Penn State Extension releases guide to spotted lantern flies |


Since it was first spotted in 2014 in Berks County, residents, organizations and government institutions across the state of Pennsylvania have worked to combat the invasive Spotted Lantern Fly.

The Lanternfly is an invasive species from China that has affected thousands of acres of forest across the eastern seaboard of the United States. The insect, which resembles a mottled gray and red butterfly, feeds on hardwoods and fruit trees and can seriously damage the plans it feeds on. The lantern fly feeds on a tree, then secretes a sap-like ooze onto the bark that can cause harmful molds that can sicken and kill plants. The spotted lanternfly is particularly attracted to fruit trees and vines, as well as invasive “Tree of Heaven” species.

According to the Pennsylvania Department of Agriculture, the spotted lanternfly can have a significant negative impact on agribusinesses that rely on trees, including Christmas tree farms, orchards, and even vineyards. A 2019 estimate from the Department of Agriculture estimated that, left unchecked, the pest could cost the state $324 million each year and could cost thousands of Pennsylvanians their jobs.

The state of Pennsylvania currently has a quarantine prohibiting anyone in the state from moving the creature to new habitats and encouraging residents to destroy the creature on sight. The Spotted Lantern Fly has been confirmed in 34 counties in Pennsylvania, stretching southeast to Lycoming County.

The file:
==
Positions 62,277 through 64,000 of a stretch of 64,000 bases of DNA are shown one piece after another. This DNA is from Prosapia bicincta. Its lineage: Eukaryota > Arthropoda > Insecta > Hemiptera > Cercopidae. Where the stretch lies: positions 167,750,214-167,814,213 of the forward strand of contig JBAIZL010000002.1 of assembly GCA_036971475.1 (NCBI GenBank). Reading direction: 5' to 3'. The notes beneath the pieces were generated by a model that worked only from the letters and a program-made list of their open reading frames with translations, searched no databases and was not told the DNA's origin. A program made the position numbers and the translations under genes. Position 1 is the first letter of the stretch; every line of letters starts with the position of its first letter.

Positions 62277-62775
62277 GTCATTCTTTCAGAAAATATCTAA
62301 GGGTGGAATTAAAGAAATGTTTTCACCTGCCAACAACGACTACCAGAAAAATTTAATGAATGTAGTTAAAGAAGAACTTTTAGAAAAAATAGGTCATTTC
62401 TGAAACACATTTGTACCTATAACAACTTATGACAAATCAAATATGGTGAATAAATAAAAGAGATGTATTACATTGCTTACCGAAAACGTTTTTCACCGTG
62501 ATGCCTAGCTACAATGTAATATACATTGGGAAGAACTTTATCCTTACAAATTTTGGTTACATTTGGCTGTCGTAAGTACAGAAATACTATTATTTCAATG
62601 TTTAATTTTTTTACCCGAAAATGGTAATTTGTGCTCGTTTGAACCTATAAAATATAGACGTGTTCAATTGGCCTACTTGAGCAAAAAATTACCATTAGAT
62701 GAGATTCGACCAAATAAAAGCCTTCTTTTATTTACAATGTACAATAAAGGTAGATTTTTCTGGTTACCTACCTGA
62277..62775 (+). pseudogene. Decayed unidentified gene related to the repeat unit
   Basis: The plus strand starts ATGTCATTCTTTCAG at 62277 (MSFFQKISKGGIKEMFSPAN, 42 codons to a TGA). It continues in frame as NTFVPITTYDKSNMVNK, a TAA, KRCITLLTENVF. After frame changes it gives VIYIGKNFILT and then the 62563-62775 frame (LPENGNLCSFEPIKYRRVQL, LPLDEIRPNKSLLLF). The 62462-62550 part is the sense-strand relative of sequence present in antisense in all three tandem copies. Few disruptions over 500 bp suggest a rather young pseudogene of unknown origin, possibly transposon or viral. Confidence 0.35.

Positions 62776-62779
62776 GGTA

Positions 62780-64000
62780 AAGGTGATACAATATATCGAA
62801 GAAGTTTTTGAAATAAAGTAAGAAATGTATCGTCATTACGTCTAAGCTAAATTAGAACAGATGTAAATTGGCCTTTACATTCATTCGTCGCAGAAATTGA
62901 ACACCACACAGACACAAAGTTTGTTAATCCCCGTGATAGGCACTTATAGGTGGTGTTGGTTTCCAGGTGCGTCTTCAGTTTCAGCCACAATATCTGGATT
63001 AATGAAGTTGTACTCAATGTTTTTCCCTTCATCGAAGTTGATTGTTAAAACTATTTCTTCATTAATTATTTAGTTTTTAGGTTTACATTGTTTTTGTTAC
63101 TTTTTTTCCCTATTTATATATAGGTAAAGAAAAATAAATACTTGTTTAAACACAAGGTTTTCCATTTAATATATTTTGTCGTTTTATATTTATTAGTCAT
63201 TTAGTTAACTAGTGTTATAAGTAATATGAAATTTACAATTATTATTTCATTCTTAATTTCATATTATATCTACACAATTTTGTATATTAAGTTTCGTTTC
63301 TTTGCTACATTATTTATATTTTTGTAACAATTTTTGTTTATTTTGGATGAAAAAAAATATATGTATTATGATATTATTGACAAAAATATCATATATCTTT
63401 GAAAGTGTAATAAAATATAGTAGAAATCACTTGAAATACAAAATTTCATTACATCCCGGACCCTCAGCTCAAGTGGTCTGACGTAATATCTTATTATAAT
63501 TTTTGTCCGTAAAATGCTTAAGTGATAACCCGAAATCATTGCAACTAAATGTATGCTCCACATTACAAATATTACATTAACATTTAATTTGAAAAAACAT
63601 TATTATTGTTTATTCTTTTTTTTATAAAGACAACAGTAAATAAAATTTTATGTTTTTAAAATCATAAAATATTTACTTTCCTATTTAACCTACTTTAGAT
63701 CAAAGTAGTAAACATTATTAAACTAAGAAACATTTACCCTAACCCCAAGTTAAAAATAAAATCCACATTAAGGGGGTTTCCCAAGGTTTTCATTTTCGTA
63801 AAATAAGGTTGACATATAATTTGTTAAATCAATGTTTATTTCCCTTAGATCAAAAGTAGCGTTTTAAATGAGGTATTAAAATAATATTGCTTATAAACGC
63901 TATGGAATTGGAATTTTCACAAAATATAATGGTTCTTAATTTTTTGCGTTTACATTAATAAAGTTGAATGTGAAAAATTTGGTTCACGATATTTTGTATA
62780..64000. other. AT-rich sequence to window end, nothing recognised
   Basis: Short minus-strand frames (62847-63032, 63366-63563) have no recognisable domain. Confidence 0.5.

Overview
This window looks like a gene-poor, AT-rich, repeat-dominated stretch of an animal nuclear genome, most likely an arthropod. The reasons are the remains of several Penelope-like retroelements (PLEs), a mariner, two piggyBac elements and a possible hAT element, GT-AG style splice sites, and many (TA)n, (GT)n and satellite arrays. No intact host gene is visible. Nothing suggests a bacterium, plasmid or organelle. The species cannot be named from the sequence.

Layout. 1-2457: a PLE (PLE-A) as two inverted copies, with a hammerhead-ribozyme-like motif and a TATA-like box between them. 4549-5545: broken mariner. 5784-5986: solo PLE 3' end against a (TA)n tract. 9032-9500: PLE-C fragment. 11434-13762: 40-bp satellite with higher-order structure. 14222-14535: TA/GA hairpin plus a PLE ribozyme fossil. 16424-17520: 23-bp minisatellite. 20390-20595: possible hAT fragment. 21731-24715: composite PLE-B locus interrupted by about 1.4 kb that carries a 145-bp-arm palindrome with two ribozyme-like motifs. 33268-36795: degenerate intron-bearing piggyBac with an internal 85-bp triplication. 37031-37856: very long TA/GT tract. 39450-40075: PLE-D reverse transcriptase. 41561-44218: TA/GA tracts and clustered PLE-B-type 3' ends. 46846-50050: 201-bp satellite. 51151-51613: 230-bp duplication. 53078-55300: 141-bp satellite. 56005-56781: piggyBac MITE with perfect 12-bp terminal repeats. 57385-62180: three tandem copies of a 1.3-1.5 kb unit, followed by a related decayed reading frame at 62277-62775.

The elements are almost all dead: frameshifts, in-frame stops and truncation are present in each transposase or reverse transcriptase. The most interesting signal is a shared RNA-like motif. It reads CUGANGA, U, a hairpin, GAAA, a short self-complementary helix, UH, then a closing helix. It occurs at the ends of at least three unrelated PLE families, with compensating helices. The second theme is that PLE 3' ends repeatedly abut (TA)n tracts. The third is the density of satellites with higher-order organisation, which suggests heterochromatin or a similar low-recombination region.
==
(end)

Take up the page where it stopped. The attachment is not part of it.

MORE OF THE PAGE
Residents are encouraged to keep an eye out for the spotted lanternfly and signs of its presence and report it to the state. The insect begins its life cycle as a grayish egg mass on tree bark before hatching into small black nymphs that look like very large ticks with white spots. This is where the Lantern Fly is likely to appear at press time. It eventually matures into a gray butterfly-like adult with black spots about 1 inch long before laying eggs and starting the cycle again.

Steps to control the invading insect include destroying egg clutches, catching the insects, and careful use of pesticides.

The guide to dealing with spotted lantern flies can be found at

Fly traps have been developed and are commercially available or can be made with household materials. A guide for this exists on the Penn State Extension website at


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